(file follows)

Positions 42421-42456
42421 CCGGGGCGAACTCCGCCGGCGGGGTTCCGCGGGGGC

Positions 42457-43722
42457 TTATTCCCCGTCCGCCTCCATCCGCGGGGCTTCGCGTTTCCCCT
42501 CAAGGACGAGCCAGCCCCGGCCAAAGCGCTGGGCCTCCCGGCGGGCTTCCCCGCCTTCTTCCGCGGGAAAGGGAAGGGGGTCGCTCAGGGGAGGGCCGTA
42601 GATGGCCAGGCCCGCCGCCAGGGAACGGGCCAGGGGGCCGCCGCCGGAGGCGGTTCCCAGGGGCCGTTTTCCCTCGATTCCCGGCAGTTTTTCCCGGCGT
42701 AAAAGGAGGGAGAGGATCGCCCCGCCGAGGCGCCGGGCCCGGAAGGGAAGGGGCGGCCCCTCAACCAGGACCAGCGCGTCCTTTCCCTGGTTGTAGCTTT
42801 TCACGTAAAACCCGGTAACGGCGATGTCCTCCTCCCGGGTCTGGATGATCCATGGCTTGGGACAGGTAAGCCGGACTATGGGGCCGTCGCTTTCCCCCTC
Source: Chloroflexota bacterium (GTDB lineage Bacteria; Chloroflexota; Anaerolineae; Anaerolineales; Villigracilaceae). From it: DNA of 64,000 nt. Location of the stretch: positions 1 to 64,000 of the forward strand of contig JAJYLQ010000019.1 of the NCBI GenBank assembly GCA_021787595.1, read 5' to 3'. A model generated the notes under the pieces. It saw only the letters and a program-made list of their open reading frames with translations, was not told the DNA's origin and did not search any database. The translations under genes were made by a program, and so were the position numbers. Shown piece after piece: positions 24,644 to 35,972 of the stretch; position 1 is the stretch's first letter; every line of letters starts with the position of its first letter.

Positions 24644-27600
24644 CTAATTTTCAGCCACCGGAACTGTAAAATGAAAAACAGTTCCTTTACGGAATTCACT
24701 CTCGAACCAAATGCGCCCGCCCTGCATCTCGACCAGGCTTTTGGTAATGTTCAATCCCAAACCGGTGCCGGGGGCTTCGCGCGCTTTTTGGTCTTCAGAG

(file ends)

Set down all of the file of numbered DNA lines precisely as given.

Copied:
Positions 42421-42456
42421 CCGGGGCGAACTCCGCCGGCGGGGTTCCGCGGGGGC

Positions 42457-43722
42457 TTATTCCCCGTCCGCCTCCATCCGCGGGGCTTCGCGTTTCCCCT
42501 CAAGGACGAGCCAGCCCCGGCCAAAGCGCTGGGCCTCCCGGCGGGCTTCCCCGCCTTCTTCCGCGGGAAAGGGAAGGGGGTCGCTCAGGGGAGGGCCGTA
42601 GATGGCCAGGCCCGCCGCCAGGGAACGGGCCAGGGGGCCGCCGCCGGAGGCGGTTCCCAGGGGCCGTTTTCCCTCGATTCCCGGCAGTTTTTCCCGGCGT
42701 AAAAGGAGGGAGAGGATCGCCCCGCCGAGGCGCCGGGCCCGGAAGGGAAGGGGCGGCCCCTCAACCAGGACCAGCGCGTCCTTTCCCTGGTTGTAGCTTT
42801 TCACGTAAAACCCGGTAACGGCGATGTCCTCCTCCCGGGTCTGGATGATCCATGGCTTGGGACAGGTAAGCCGGACTATGGGGCCGTCGCTTTCCCCCTC
Source: Chloroflexota bacterium (GTDB lineage Bacteria; Chloroflexota; Anaerolineae; Anaerolineales; Villigracilaceae). From it: DNA of 64,000 nt. Location of the stretch: positions 1 to 64,000 of the forward strand of contig JAJYLQ010000019.1 of the NCBI GenBank assembly GCA_021787595.1, read 5' to 3'. A model generated the notes under the pieces. It saw only the letters and a program-made list of their open reading frames with translations, was not told the DNA's origin and did not search any database. The translations under genes were made by a program, and so were the position numbers. Shown piece after piece: positions 24,644 to 35,972 of the stretch; position 1 is the stretch's first letter; every line of letters starts with the position of its first letter.

Positions 24644-27600
24644 CTAATTTTCAGCCACCGGAACTGTAAAATGAAAAACAGTTCCTTTACGGAATTCACT
24701 CTCGAACCAAATGCGCCCGCCCTGCATCTCGACCAGGCTTTTGGTAATGTTCAATCCCAAACCGGTGCCGGGGGCTTCGCGCGCTTTTTGGTCTTCAGAG